When select() is called in the native socket engine:
if data was already available in the socket, it completes immediately with success (OK)
if data is received from the network while the select call is active, it times out (ERROR)
In the error case, immediately calling nativeBytesAvailable() after the select() times out shows the data is there in the socket.
The result of this is that the WaitForXXX functions only work correctly with a timeout of zero.
This causes network autotests to fail randomly (mainly the low level tests e.g. qtcpsocket) with timeouts on waitForReadyRead / waitForConnected.
Enabling any debug traces will hide the problem. (triggers the "data already available in the socket" case)
This might be due to mixing of programming models.
The windows event dispatcher is using WSAAsyncSelect (which notifies completion via window messages)
Cancelling both the read and write socket notifiers results in WSAAsyncSelect being called with events = 0, which should detach the socket from the async event handler, however this does not have any effect on the bad behaviour we can see in select().
WSAPoll() has the same problem as select()
Calling WSAEventSelect() inside nativeSelect() results in spin, because the call resets the socket flags - therefore write notifier is constantly signalled. The proper way to use this API is to call it once at socket initialisation, and then wait on the event object where you'd normally call select()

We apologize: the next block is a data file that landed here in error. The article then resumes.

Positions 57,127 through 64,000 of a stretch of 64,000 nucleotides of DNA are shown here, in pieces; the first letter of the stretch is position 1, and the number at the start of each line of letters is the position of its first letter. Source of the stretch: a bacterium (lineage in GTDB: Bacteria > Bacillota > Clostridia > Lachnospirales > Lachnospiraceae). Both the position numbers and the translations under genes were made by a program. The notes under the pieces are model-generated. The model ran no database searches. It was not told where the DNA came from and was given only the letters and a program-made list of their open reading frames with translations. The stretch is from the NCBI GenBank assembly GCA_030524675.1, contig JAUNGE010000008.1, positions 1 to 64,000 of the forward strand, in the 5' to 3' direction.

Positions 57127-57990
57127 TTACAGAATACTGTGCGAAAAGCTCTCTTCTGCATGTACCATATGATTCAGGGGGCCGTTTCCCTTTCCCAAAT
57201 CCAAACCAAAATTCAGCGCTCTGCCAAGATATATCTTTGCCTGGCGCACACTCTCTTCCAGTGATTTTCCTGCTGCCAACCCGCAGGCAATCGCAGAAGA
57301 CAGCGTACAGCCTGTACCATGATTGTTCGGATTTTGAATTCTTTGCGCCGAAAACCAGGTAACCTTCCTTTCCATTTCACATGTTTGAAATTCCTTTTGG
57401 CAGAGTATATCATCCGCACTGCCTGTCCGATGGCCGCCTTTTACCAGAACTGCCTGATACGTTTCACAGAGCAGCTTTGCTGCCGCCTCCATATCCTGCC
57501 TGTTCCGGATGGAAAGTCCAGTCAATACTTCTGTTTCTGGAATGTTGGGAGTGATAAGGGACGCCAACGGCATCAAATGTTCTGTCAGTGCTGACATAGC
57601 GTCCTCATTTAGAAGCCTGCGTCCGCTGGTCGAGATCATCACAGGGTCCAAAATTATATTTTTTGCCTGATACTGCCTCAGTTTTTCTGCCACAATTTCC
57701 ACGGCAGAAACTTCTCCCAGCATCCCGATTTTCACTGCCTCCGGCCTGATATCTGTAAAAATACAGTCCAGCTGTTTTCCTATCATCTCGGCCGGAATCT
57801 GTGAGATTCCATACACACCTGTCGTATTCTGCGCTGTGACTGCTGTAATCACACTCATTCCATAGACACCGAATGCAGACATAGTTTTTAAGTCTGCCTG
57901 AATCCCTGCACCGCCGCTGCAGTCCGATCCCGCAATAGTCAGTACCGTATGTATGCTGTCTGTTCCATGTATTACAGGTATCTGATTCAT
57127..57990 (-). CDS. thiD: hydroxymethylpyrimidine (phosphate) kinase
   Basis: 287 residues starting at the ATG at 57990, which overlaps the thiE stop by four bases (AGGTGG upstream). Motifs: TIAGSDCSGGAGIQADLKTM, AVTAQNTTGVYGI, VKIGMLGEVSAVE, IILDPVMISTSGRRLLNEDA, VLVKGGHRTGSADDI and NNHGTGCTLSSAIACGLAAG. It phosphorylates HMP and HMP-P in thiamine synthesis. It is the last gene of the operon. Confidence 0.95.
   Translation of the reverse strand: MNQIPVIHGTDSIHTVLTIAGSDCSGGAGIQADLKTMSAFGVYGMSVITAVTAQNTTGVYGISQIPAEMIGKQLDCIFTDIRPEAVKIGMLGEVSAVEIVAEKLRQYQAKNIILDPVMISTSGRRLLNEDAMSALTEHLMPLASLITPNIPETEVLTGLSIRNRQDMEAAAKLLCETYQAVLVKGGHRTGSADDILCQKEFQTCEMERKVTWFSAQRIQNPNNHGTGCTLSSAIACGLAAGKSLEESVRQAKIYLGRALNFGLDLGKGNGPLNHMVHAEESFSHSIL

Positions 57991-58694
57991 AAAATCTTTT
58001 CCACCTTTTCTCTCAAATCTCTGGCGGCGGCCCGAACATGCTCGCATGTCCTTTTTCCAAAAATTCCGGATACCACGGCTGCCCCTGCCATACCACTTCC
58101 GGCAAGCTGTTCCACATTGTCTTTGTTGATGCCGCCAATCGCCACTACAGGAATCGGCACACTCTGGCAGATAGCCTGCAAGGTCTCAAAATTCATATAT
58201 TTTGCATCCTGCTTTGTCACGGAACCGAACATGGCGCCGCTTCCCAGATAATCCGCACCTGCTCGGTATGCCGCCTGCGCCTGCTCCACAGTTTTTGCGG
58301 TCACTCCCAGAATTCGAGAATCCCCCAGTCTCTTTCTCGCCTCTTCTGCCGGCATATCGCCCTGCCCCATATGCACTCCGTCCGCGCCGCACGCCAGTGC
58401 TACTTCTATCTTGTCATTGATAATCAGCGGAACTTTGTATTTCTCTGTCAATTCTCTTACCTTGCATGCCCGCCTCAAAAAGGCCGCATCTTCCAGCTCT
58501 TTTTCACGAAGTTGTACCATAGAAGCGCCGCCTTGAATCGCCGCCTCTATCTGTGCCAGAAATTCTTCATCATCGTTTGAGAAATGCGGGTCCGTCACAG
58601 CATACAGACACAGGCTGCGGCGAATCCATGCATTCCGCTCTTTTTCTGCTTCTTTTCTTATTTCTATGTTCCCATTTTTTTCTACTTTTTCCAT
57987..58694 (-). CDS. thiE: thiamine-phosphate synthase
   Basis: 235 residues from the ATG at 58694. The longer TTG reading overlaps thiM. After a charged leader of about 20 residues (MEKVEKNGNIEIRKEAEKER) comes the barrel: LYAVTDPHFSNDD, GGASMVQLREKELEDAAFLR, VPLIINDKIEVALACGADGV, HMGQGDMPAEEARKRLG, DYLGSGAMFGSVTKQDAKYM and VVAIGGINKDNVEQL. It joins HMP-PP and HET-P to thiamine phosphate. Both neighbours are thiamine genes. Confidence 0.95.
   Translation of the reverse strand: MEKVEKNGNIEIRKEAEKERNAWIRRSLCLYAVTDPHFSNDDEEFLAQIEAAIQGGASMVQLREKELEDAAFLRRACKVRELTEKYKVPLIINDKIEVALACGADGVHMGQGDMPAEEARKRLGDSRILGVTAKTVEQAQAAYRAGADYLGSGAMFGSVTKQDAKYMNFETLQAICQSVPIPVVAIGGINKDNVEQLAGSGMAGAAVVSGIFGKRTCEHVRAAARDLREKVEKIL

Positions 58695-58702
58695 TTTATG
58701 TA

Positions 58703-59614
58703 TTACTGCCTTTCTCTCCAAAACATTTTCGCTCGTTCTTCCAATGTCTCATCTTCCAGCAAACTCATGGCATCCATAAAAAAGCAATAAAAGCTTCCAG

It is documented that WSAAsyncSelect and WSAEventSelect cannot be used together. (calling one cancels the other)
The documentation says nothing about WSAAsyncSelect and select though.
A possible solution is to use WSAEventSelect everywhere, and use the event handle in the MsgWaitForMultipleObjectsEx call in the event dispatcher, or wait on a specific event object in nativeSelect.
This means sharing the event object between the event dispatcher and the socket (it is not allowed to have more than one event object attached to the same socket handle)
QSocketNotifier being a public API is the most difficult thing about this approach.
Also the fact that WSAEVENT is compatible with WaitForMultipleObjectsEx may be an implementation detail.
We can't use WSAWaitForMultipleEvents in the event dispatcher because other types of event and window messages won't complete it.